Objectives This study aims to examine the extent to which statins are used by adults at high risk of cardiovascular disease (CVD) compared to European clinical guidelines. The high-risk groups examined are those with (1) known CVD, (2) known diabetes and (3) a high or very high risk (≥5%) of CVD mortality based on Systematic COronary Risk Evaluation (SCORE).
Design This study is cross-sectional in design using data from the first wave (2009–2011) of The Irish Longitudinal Study on Ageing (TILDA).
Setting and participants The sample (n=3372) is representative of community living adults aged 50–64 years in Ireland.
Results Statins were used by 68.6% (95% CI 61.5% to 75.8%) of those with known CVD, 57.4% (95% CI 49.1% to 65.7%) of those with known diabetes and by 19.7% (95% CI 13.0% to 26.3%) of adults with a SCORE risk ≥5%. Over a third (38.5%, 95% CI 31.0% to 46.0%) of those with known CVD, 46.8% (95% CI 38.4% to 55.1%) of those with known diabetes and 85.2% (95% CI 79.3% to 91.1%) of those with a SCORE risk ≥5% were at or above the low-density lipoprotein cholesterol (LDL-C) target of 2.5 mmol/L specified in the 2007 European guidelines.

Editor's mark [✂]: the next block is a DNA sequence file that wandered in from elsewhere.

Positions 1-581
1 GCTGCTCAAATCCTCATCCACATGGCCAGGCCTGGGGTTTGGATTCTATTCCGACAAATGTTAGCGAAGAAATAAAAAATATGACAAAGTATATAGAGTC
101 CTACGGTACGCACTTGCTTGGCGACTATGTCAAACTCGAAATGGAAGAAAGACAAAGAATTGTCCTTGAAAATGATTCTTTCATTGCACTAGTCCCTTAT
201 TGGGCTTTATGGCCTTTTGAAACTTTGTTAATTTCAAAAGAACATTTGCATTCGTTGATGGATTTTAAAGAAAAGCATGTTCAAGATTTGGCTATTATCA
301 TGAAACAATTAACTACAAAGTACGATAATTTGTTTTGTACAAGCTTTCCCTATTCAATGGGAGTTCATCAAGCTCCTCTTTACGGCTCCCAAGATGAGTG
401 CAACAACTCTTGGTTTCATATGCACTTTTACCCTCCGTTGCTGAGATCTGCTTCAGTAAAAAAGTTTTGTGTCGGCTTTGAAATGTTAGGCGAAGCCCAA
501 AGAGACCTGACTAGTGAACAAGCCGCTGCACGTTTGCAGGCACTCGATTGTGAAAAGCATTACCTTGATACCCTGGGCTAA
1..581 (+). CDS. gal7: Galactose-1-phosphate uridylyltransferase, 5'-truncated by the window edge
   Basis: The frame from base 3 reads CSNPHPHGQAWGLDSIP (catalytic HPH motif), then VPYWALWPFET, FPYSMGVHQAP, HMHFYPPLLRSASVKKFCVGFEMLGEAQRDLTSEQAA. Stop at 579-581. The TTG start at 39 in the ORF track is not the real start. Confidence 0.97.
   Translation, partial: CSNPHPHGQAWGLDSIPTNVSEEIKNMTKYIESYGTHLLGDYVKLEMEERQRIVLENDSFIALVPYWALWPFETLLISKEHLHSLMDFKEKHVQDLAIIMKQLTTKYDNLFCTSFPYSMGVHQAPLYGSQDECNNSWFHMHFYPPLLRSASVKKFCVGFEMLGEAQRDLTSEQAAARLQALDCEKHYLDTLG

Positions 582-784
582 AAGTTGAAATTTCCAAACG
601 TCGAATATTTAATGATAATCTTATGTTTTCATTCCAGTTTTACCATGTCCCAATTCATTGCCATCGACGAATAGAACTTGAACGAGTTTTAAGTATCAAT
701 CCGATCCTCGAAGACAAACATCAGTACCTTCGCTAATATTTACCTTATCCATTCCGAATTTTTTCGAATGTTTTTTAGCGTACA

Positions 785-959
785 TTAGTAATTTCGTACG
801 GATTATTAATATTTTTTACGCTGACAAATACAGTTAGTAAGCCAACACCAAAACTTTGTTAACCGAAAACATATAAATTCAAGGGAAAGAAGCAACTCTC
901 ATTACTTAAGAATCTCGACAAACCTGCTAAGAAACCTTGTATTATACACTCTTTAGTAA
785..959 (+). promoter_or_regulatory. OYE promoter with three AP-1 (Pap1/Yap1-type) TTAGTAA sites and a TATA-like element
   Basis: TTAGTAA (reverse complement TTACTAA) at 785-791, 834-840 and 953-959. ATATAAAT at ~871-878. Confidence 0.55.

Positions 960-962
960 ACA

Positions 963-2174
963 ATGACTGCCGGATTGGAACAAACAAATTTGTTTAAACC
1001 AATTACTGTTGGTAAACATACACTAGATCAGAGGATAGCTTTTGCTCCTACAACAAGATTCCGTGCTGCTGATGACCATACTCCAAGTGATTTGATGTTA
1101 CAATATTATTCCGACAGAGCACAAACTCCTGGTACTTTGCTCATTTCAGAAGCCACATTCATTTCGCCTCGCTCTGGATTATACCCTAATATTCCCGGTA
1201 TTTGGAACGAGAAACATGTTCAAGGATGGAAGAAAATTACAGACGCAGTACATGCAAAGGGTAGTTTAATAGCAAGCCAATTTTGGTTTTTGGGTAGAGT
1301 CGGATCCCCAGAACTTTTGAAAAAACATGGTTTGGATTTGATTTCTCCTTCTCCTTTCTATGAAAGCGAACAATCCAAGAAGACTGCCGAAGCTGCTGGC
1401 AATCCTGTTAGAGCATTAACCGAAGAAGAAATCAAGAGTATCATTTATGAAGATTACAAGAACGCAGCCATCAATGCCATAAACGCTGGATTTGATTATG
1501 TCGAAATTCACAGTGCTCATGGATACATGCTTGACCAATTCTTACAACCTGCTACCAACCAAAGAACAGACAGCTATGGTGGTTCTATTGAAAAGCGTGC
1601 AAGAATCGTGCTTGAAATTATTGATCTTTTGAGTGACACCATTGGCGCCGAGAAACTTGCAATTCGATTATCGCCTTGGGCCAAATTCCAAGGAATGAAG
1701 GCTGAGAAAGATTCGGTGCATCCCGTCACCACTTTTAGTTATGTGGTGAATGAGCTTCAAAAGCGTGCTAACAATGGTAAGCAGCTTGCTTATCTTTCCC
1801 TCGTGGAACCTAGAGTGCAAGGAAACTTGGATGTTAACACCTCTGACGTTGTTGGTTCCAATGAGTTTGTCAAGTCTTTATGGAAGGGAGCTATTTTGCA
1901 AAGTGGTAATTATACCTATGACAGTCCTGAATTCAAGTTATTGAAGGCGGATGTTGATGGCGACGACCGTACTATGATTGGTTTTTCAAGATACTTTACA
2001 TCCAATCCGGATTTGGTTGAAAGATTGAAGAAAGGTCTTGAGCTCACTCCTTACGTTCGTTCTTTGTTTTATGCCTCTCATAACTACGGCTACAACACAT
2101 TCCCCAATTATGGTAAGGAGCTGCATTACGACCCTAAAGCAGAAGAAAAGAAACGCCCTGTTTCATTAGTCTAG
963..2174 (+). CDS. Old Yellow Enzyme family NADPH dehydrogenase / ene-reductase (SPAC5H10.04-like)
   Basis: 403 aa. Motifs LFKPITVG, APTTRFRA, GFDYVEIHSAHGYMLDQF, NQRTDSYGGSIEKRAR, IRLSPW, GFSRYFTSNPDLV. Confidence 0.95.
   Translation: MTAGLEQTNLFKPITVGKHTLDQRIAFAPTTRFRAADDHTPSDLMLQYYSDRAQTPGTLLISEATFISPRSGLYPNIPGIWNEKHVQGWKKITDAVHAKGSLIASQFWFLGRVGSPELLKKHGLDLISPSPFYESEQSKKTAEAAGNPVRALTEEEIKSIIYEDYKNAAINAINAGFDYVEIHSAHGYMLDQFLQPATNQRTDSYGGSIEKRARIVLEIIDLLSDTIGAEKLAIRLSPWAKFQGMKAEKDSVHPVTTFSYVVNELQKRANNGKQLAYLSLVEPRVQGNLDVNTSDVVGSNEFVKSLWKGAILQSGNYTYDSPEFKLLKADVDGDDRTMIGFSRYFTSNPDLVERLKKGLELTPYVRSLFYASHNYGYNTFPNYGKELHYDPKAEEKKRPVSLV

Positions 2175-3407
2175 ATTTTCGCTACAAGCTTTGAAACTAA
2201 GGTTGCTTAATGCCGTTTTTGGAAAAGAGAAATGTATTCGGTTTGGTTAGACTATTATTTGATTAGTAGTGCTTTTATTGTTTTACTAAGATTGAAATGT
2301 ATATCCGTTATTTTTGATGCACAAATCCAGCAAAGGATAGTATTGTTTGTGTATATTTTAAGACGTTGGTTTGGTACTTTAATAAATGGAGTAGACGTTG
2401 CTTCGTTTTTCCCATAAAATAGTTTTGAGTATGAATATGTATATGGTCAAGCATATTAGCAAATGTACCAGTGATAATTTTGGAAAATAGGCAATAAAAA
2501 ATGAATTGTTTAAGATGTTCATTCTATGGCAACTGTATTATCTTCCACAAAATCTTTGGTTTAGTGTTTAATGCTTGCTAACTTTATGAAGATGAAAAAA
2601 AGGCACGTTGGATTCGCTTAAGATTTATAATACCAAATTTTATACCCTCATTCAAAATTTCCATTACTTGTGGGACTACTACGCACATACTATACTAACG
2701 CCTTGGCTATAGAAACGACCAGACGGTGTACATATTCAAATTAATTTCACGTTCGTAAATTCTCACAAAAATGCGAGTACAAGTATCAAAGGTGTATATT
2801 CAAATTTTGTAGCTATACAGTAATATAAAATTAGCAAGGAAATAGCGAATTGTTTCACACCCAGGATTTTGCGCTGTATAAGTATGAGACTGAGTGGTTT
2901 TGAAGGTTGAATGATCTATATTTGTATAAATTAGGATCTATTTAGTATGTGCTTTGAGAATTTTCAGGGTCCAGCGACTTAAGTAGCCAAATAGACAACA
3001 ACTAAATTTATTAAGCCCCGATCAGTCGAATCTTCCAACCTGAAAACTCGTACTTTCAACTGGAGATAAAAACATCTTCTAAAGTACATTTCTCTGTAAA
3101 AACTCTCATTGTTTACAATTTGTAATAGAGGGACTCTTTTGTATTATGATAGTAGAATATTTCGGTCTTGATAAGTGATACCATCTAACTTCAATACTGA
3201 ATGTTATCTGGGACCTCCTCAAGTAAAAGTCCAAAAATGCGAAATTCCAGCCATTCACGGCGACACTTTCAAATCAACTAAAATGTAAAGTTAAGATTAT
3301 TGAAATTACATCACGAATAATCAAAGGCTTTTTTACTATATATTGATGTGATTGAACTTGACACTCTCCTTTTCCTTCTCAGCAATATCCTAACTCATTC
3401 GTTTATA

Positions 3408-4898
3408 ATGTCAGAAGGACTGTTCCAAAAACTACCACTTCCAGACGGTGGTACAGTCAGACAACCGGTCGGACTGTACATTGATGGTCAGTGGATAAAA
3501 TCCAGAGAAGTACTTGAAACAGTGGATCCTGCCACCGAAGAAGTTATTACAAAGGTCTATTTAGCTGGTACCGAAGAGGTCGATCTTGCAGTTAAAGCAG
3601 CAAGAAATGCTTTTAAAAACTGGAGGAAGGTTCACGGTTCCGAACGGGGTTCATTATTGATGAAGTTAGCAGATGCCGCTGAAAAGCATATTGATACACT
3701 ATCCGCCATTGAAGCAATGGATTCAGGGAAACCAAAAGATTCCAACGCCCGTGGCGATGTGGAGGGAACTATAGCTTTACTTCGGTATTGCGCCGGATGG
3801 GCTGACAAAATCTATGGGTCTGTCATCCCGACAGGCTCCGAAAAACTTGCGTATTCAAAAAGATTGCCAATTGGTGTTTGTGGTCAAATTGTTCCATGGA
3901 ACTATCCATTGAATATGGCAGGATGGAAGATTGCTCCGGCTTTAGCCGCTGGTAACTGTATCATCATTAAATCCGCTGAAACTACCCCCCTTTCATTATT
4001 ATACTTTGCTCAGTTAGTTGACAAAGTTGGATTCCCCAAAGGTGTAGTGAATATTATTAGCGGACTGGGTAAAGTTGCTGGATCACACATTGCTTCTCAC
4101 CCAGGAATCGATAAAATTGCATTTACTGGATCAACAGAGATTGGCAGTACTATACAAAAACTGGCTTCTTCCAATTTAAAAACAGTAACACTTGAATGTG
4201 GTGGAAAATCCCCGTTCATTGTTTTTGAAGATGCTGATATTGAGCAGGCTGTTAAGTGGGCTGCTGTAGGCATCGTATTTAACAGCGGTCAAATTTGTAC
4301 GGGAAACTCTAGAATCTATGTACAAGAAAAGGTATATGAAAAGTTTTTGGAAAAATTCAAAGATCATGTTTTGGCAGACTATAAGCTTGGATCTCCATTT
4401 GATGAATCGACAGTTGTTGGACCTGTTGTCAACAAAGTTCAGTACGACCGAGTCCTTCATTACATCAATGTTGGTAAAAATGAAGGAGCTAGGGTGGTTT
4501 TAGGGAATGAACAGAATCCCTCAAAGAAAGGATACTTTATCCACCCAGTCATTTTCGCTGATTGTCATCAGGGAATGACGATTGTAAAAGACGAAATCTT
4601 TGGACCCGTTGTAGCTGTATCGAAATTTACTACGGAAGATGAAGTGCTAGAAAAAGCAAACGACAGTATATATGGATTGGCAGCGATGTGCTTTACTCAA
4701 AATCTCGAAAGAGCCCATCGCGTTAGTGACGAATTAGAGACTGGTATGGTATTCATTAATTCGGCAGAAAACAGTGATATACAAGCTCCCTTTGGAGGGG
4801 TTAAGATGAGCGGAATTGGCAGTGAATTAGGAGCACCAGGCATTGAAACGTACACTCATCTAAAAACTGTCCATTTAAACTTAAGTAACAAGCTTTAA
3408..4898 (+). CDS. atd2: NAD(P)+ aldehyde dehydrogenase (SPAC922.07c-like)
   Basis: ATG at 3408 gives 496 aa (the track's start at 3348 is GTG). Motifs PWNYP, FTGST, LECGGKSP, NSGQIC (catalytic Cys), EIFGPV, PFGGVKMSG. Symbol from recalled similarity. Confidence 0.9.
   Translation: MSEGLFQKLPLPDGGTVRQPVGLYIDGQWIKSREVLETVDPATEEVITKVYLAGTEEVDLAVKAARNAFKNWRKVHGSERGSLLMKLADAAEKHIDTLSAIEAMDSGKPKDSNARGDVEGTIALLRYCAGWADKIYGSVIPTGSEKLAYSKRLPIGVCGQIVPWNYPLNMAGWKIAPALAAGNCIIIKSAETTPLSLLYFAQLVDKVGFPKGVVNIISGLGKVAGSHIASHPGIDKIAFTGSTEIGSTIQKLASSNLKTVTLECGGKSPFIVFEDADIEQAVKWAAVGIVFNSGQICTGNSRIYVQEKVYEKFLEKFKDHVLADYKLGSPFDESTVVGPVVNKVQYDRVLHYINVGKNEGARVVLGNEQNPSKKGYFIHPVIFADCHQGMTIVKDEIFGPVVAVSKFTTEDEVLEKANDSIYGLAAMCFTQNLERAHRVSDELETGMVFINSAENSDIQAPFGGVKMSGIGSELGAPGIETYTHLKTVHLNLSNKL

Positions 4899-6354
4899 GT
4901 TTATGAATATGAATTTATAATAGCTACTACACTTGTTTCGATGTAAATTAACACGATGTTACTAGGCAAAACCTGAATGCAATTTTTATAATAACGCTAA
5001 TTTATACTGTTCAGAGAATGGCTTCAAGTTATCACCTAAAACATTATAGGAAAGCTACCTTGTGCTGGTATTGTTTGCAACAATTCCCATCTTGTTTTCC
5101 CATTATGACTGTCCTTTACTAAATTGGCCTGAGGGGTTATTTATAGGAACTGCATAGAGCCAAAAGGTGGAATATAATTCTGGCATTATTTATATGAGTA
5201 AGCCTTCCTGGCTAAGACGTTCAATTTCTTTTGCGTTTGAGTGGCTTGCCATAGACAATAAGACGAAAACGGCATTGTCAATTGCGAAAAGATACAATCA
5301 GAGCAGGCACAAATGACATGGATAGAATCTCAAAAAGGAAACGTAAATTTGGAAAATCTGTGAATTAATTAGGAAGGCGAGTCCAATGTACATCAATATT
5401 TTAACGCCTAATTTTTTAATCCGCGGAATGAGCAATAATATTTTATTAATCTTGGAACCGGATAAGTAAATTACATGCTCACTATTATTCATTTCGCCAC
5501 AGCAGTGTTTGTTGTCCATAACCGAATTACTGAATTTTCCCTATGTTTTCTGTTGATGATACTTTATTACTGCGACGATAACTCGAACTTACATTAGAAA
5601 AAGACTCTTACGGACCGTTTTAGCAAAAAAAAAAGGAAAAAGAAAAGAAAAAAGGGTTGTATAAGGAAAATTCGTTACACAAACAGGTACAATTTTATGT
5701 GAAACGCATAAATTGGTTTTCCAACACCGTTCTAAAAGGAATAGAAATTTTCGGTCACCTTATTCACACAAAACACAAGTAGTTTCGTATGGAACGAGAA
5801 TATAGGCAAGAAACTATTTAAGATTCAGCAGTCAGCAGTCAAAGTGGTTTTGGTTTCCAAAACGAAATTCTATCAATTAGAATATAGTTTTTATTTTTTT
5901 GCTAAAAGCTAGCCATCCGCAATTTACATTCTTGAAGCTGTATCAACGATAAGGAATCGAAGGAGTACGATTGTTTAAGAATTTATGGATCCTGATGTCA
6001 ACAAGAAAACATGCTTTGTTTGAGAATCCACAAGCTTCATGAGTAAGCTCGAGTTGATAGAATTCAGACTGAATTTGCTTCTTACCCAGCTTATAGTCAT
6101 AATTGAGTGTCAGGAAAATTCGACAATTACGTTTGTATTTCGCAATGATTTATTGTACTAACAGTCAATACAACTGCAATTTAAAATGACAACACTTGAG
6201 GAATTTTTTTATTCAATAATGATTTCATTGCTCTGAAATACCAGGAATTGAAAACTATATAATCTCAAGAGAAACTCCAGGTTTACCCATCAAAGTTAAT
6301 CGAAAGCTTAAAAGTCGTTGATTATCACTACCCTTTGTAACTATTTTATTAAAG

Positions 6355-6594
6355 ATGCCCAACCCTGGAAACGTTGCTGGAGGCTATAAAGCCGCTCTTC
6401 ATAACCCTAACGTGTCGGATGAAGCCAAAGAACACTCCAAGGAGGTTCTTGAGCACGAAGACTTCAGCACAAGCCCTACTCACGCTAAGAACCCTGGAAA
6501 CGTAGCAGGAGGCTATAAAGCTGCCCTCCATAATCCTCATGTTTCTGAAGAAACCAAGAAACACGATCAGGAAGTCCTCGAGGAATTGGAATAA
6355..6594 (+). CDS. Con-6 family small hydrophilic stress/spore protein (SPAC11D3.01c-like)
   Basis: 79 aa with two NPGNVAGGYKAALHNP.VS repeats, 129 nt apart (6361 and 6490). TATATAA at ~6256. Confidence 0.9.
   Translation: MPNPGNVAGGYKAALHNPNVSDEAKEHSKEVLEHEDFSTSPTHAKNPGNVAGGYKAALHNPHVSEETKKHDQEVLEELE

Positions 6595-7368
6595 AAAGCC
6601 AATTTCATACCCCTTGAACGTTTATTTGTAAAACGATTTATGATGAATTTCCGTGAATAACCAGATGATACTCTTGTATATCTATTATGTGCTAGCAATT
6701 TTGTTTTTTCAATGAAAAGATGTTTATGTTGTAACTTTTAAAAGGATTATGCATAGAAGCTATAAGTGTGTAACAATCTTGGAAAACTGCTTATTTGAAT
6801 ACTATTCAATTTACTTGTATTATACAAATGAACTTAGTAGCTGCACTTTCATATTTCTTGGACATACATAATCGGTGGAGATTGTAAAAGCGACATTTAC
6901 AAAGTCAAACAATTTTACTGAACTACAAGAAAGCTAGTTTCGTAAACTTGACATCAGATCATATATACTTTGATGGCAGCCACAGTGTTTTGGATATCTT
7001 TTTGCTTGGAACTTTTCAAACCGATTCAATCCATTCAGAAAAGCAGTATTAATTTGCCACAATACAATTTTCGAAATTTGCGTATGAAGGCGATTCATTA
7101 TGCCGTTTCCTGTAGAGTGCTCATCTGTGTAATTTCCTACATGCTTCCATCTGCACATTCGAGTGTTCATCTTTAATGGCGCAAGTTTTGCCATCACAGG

Conclusions Despite strong evidence and clinical guidelines recommending the use of statins for secondary prevention, a gap exists between guidelines and practice in this cohort. It is also of concern that a low proportion of adults with a SCORE risk ≥5% were taking statins. A policy response that strengthens secondary prevention, and improves risk assessment and shared decision-making in the primary prevention of CVD is required.
- PRIMARY CARE
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Strengths and limitations of this study
This is the first study to examine the use of statins in community living adults (50–64 years) at high risk of cardiovascular disease (CVD) in Ireland.
Study strengths include the large nationally representative sample, structured collection of interview data and standardised protocols for objective health measures.